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Acta Otolaryngol. 2003 Apr;123(3):440-3.

Angiosarcoma of the submandibular salivary gland: case report and review of the literature.

Author information

1
Departments of Otolaryngology-Head and Neck Surgery, Selcuk University, Konya, Turkey. chanulku@yahoo.com

Abstract

OBJECTIVES:

The purpose of this report is to describe an example of angiosarcoma (AS) of the submandibular salivary gland. The clinical and immunohistopathologic features of these lesions are also reviewed.

MATERIAL AND METHODS:

A 17-year-old male high school student was admitted to our clinic with a 1-year history of a slow-growing, tender mass in the left submandibular region. Physical examination on initial presentation revealed a diffuse soft tissue mass 6 cm in diameter involving the left submandibular region. MRI analysis revealed a mass located superolateral to the submandibular salivary gland, measuring 4.0 x 2.0 cm2. The mass was excised completely together with the left submandibular salivary gland. Histopathologic analysis led to a diagnosis of AS. Immunohistochemical studies were also used to determine endothelial cell differentiation. Owing to the lateralized nature of the lesion, a left functional neck dissection was performed and postoperative radiotherapy was planned.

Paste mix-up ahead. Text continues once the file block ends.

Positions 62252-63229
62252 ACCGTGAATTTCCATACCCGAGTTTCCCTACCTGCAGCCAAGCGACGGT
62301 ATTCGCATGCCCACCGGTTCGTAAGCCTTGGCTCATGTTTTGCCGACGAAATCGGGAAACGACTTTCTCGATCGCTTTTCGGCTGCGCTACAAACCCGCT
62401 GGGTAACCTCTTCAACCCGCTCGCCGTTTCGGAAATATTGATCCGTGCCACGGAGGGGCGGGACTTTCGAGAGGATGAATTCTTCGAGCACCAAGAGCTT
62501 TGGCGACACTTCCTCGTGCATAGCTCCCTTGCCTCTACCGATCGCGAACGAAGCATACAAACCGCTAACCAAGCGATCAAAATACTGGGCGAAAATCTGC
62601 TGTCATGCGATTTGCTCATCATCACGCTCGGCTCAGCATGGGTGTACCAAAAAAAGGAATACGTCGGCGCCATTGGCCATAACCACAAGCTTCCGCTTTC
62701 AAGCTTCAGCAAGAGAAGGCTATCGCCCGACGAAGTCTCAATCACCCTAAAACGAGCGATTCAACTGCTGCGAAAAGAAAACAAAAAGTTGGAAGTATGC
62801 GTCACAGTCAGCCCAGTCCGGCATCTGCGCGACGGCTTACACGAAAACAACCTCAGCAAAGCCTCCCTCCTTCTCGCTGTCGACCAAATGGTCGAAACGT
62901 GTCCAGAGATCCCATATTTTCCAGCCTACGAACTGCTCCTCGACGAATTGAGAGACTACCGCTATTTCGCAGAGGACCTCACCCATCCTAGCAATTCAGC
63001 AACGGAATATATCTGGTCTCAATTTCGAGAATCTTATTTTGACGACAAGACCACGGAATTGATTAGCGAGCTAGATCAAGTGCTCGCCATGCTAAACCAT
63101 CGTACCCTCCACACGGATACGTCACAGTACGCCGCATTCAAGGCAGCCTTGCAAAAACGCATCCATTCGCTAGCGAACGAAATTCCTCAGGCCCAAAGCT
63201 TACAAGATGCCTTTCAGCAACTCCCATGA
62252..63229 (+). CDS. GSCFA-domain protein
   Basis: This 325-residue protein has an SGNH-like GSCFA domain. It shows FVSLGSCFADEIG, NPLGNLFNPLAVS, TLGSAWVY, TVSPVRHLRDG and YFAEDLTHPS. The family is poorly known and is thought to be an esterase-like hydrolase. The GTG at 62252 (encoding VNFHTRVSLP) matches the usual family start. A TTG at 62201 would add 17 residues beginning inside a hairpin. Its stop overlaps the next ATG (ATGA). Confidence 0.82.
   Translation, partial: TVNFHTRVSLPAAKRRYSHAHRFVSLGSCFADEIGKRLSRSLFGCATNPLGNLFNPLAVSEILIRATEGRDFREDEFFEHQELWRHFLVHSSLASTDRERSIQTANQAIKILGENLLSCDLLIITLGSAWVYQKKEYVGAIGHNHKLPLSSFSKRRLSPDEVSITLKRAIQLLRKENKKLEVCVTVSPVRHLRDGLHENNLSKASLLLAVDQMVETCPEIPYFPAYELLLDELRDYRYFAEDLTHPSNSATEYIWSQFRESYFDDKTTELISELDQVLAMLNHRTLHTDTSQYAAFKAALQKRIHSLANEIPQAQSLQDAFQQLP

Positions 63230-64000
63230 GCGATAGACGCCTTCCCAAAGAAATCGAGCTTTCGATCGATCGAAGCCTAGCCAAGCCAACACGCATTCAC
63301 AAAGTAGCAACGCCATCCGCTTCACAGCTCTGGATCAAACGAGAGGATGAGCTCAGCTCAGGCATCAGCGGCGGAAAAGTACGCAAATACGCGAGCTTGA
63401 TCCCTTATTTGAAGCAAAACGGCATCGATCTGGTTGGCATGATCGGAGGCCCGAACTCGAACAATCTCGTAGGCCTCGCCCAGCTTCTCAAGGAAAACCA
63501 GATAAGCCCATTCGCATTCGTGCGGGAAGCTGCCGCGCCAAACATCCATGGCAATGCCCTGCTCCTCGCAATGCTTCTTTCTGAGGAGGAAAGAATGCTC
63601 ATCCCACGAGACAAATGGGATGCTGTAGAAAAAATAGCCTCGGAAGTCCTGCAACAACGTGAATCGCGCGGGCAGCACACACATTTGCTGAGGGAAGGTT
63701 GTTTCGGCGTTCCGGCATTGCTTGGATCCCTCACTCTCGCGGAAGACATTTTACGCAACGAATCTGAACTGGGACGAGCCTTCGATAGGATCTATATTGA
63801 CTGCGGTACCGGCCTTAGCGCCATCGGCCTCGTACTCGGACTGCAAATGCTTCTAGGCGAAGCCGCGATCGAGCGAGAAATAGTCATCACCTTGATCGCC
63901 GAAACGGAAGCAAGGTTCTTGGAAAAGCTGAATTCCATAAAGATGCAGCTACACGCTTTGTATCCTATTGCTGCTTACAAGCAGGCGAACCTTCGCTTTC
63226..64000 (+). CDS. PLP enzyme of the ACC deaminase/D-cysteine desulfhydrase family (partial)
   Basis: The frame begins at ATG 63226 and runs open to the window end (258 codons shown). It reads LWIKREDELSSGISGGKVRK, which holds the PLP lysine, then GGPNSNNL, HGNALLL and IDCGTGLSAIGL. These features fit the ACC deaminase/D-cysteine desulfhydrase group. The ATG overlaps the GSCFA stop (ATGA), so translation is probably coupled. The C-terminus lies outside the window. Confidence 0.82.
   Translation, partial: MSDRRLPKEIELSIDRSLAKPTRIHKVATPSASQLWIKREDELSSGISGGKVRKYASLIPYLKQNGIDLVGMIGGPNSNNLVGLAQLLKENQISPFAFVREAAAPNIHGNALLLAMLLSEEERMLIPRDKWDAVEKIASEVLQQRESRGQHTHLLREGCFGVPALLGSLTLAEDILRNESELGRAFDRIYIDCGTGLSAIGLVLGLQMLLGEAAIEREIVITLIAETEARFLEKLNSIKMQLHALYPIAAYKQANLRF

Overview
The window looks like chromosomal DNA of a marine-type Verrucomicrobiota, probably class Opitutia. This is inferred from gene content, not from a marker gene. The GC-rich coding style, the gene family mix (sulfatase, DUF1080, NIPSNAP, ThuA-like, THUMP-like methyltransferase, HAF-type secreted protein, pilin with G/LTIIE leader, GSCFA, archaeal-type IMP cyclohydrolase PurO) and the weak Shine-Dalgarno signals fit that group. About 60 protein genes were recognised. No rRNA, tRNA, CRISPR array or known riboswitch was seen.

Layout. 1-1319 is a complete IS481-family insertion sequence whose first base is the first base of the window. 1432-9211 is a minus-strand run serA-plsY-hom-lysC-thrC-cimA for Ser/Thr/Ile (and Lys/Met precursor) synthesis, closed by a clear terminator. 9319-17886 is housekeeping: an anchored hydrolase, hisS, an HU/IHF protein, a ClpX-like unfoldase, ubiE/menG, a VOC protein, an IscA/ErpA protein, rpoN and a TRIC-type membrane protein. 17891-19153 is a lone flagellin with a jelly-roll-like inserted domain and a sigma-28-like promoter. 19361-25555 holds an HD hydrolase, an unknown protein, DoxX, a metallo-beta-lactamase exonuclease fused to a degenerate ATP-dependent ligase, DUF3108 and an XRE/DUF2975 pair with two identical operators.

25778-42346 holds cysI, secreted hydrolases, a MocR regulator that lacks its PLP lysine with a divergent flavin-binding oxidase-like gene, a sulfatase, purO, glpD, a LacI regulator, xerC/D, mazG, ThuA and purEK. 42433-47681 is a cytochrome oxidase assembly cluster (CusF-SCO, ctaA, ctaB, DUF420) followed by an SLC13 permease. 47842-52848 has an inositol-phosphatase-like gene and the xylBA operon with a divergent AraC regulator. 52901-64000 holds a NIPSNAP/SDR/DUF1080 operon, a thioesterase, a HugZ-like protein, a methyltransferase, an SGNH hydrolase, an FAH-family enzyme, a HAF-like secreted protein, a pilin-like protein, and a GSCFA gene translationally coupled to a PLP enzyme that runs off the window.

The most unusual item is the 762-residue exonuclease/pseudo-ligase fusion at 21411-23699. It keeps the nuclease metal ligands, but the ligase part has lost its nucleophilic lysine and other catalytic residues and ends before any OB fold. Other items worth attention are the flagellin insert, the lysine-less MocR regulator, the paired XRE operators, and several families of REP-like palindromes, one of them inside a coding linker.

RESULTS:

AS is a malignant tumor of endothelial cell origin that may occur in any region of the body. The commonest sites include the extremities and the retroperitoneal space, with only 4% of AS tumors arising in the head and neck area. The submandibular salivary gland is an extremely rare location for this tumor. Based on a literature review, this case report represents only the second reported case of AS of the submandibular salivary gland.

CONCLUSIONS:

In most cases, radical surgery and postoperative radiotherapy are advocated to treat patients with AS tumors, with lymph node clearance recommended in cases of lateralized lesions In some patients, distant metastasis may occur after many years, which necessitates long-term follow-up. The prognosis is poor in most cases of AS.

PMID:
12737304
[Indexed for MEDLINE]

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